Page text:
Bettencourt, Luis, et al. The Interpretation of Urban Scaling Analysis in Time. Journal of the Royal Society Interface. February, 2020. In this consummate, integral year, University of Chicago, Santa Fe Institute, and Arizona State University theorists including Jose Lobo can proceed to quantify and affirm that our citified human habitations are indeed graced and braced by nested, recurrent similarities. By so doing, as many others attest, a sense of a metabolic urban organicity is akin to everywhere else is achieved. By virtue of these advances which imply a mathematic guidance, better self-organized abides can be availed.

In this consummate, integral year, University of Chicago, Santa Fe Institute, and Arizona State University theorists including Jose Lobo can proceed to quantify and affirm that our citified human habitations are indeed graced and braced by nested, recurrent similarities. By so doing, as many others attest, a sense of a metabolic urban organicity is akin to everywhere else is achieved. By virtue of these advances which imply a mathematic guidance, better self-organized abides can be availed.

Earth Life > Phenomenon > Physiology

Raimbault, Juste. Cities as They Could Be: Artificial Life and Urban Systems. arXiv:2002.12926. The University College London systems geographer (search) continues his re-imaginations of human proto-cellular habitations by way of the latest complex self-similar network dynamics. See also Hierarchy and Co-evolution Processes in Urban Systems (2001.11989), Multi-dimensional Urban Network Percolation (1903.07141) and Modeling Interactions between Transportation Networks and Territories (1902.04802).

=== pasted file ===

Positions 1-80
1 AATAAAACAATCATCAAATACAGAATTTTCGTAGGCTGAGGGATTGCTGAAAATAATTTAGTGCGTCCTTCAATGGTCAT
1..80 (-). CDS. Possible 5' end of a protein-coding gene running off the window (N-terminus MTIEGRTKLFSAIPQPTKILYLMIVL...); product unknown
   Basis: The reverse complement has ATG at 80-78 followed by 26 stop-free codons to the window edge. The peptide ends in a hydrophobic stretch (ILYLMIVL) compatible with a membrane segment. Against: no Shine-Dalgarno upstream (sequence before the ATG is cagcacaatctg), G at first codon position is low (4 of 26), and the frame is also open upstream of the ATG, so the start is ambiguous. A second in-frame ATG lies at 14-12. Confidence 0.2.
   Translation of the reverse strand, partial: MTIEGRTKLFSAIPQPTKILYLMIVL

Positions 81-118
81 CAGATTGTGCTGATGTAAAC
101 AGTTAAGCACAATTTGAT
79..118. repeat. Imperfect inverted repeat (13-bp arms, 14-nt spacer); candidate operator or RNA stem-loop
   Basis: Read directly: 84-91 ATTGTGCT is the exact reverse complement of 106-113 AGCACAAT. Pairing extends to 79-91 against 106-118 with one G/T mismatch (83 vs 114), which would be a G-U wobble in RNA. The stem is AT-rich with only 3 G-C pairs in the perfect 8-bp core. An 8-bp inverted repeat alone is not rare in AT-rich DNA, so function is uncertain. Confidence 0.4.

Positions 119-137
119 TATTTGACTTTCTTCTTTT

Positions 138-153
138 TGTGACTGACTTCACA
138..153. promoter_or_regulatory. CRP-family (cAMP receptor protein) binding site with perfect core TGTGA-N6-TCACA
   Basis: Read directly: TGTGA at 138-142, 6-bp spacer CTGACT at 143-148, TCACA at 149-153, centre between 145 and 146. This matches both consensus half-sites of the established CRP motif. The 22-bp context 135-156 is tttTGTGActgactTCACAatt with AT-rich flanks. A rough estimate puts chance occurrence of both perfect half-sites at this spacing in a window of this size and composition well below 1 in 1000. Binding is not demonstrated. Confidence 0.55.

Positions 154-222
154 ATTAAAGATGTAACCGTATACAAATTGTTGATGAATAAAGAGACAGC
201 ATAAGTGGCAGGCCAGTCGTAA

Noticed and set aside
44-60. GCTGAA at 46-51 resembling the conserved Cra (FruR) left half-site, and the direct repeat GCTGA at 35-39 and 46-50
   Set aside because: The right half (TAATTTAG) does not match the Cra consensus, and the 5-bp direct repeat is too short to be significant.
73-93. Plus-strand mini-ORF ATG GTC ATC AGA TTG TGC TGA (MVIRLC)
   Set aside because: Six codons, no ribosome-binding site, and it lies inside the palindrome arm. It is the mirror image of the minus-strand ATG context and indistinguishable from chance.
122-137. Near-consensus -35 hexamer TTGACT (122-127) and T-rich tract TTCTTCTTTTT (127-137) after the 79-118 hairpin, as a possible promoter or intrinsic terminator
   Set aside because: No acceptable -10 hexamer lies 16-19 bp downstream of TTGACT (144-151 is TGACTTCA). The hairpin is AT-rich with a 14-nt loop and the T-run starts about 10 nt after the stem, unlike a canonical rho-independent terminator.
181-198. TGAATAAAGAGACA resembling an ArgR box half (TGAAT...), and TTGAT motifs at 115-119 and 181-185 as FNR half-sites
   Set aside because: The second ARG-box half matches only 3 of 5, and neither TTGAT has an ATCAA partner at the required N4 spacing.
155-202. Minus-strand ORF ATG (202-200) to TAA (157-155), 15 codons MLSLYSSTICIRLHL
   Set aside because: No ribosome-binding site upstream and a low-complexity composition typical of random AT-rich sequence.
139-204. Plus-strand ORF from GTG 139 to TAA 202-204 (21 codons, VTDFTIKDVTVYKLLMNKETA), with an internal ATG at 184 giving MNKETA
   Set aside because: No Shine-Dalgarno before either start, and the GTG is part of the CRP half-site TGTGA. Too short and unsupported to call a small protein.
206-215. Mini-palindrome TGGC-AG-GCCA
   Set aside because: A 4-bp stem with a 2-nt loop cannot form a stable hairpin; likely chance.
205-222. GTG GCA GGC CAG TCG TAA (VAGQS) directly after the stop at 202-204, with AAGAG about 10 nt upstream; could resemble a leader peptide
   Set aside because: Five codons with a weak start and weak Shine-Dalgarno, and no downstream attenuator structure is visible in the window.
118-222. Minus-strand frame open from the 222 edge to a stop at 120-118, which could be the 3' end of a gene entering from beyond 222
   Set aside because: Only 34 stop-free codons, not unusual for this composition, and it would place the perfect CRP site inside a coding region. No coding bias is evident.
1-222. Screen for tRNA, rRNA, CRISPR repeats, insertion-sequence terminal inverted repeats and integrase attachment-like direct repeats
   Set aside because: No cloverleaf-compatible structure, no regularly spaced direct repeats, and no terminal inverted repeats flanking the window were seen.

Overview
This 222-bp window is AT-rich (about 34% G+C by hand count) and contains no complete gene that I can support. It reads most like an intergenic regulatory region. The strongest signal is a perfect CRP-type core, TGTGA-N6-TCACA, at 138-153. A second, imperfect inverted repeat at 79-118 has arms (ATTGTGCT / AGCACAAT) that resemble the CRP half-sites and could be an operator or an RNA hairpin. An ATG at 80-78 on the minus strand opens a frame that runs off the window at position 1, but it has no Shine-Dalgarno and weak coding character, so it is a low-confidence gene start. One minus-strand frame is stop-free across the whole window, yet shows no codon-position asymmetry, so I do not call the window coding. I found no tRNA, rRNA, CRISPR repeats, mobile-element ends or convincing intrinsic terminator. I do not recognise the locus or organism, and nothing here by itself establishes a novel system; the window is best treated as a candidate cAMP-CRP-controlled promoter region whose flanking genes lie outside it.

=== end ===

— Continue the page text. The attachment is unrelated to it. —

The metaphor of cities as organisms has a long history in urban planning, and a few urban modeling approaches have explicitly been linked to Artificial Life. We propose in that paper to explore the extent of Artificial Life and Artificial Intelligence application to urban issues, by constructing and exploring a citation network of around 225,000 papers. It shows that most of the literature is indeed application of methodologies and a rather strong modularity of approaches. We finally develop ALife concepts which have a strong potential for the development of new urban theories. (Abstract)

Earth Life > Phenomenon > Religion and Science

Lightman, Bernard, ed.. Rethinking History, Science and Religion: An Exploration of Conflict and the Complexity Principle. Pittsburgh: University of Pittsburgh Press, 2019. A latest collection from an international conference in Rio de Janeiro in mid 2017 about this multifaceted, recalcitrant issue. The “complexity” theme was meant to consider whether a common resolve could be possible, or a diverse, pluralist view is more apt. Some entries are History and the Meaning(s) of Evolution by Ian Hesketh, The Instantiation of Historical Complexity, and Sayyid Ahmad Khan’s Interpretation of Science in Islam by Sarah Qidwai.

Earth Life > Phenomenon > major

Carmel, Yohay and Ayelet Shavit. Operationalizing Evolutionary Transitions in Individuality. Proceedings of the Royal Society B. February, 2020. Technion-Israel Institute of Technology scholars present a most comprehensive study to date of life’s ratcheted, sequential, scalar emergence of distinct “personal” organisms at each stage, which is now accepted as a valid structure. As the Abstract says, an interplay of diverse component entities as they join in bounded interactivity repeats in kind at each nested phase. With this consistency thoroughly described, Yohay Carmel notes that he is now at work on their further application as our homo sapiens transitions its global anthropic worldly consummation.